First, consider regulations regarding the watering of lawns and others laws of that variety. We feel constrained by all kinds of new laws that appear to regulate every aspect of life: littering laws, seat-belt laws, lawn-watering laws, drink and drug laws, gambling laws, and parking laws – you name it. When you cross any of these lines, you may well immediately feel a twinge, if not the burden, of guilt.
Second, there is our day-to-day respectability that we have to think about. Oppenheimer believes that there is another kind of guilt that arises out of mediocrity, conformity and unfulfilled potential. We believe that we can do more with our lives, be no more true to ourselves, take more risks and have more fun, and we feel guilty when we compromise our potential by following the safe road of quiet respectability.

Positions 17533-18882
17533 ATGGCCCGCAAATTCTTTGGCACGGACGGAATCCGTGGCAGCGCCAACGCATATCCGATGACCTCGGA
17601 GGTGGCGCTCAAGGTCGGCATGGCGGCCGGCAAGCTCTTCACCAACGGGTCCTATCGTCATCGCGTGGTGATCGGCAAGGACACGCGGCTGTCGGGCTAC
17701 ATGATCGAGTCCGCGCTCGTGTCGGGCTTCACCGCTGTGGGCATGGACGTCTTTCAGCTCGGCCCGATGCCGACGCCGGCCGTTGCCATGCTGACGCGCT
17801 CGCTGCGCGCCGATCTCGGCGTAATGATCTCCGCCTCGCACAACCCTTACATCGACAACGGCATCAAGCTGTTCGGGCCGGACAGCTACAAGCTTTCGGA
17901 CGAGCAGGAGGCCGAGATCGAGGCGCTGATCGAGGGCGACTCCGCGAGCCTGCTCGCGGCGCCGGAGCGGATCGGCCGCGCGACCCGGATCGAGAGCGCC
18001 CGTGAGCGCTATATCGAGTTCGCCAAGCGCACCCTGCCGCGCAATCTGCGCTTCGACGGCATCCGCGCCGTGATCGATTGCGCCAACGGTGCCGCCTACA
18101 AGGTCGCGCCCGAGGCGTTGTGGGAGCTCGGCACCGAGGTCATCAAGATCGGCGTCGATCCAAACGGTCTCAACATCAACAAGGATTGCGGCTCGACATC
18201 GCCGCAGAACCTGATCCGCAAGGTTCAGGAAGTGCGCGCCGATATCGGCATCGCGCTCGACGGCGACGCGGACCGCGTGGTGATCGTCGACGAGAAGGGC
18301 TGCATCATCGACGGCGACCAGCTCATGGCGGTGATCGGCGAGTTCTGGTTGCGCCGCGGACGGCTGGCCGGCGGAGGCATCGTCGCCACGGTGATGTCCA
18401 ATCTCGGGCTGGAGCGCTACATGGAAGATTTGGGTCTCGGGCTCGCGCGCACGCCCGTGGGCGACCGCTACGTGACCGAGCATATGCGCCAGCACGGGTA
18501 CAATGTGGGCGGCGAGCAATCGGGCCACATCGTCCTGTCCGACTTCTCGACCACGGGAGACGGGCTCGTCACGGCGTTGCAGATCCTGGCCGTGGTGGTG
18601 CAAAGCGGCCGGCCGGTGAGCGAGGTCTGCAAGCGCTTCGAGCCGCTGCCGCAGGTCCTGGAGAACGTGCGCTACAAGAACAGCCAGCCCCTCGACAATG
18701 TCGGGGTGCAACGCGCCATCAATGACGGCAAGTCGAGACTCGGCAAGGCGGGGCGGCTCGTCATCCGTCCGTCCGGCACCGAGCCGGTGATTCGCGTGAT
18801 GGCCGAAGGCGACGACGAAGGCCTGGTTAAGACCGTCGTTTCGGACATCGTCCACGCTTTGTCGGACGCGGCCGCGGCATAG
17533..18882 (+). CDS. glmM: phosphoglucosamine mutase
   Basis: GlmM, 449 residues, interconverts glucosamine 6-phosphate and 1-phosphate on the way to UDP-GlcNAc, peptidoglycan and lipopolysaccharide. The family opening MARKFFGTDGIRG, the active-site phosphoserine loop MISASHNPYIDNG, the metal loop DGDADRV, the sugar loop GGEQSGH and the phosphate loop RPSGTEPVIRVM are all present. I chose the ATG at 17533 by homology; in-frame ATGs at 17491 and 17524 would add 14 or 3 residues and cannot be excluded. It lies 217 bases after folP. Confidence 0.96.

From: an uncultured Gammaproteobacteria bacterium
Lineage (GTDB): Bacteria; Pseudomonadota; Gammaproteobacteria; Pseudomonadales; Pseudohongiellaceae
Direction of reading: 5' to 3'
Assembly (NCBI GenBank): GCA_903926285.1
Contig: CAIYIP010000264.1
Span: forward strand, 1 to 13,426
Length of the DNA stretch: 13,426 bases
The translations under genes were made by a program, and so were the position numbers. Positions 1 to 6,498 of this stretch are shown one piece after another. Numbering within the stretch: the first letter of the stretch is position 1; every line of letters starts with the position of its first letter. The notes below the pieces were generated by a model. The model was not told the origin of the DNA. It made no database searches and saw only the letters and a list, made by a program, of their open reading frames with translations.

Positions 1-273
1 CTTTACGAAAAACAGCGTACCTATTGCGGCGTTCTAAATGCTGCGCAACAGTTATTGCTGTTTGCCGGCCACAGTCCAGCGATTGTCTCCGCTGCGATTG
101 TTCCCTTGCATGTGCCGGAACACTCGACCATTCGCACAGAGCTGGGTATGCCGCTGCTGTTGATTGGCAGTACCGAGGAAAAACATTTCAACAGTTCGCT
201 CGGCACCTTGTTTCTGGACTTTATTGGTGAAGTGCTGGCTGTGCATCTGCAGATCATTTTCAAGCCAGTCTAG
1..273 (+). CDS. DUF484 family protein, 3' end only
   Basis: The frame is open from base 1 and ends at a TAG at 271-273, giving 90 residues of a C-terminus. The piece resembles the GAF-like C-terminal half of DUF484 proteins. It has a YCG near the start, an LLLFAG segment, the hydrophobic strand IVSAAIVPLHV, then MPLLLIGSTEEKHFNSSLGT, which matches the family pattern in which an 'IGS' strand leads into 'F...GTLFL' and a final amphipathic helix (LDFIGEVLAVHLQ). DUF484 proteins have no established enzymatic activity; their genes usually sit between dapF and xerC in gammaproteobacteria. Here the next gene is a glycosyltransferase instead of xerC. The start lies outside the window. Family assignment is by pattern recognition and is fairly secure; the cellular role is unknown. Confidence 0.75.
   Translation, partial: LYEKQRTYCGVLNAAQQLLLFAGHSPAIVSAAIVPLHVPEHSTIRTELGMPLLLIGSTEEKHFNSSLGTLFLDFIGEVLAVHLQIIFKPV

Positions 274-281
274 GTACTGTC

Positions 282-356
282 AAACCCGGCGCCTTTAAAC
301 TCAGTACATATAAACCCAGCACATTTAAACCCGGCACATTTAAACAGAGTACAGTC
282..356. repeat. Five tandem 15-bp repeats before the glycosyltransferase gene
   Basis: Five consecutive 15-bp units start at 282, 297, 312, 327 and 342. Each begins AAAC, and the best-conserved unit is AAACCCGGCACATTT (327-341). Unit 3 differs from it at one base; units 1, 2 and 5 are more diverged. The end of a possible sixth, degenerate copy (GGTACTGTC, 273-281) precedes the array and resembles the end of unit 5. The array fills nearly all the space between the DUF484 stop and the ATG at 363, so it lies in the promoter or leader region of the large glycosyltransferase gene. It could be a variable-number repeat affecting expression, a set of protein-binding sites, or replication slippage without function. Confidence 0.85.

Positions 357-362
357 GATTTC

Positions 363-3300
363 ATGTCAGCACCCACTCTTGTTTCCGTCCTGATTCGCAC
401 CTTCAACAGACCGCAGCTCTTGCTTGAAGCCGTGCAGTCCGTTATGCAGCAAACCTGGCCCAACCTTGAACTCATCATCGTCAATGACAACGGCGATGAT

Third, and as strange as it sounds, we feel guilty about rejecting our guilt. We think that a clear conscience is the sign of a faulty memory. We feel guilty about our modern abandonment of genuine morality, nagged by our rejection of traditional guilt with which our parents and teachers in their good intentions filled us. When everything was black and white, we knew precisely why we felt guilty, and we knew what to do about it. We live in a world of varying shades of gray and confusion and moral relativity; we have no widely accepted moral truths to give shape to our guilt. We need a strong personal sense of morality to make sense of our suffering conscience, or else our guilt festers and will eventually consume us.
Oppenheimer's overarching insight is this: The modern world gives us a deep and disturbing sense that there is something terribly wrong with our lives. What we are facing is an absolute glut of guilt, and it feels absolutely awful. So, what are we going to do about it?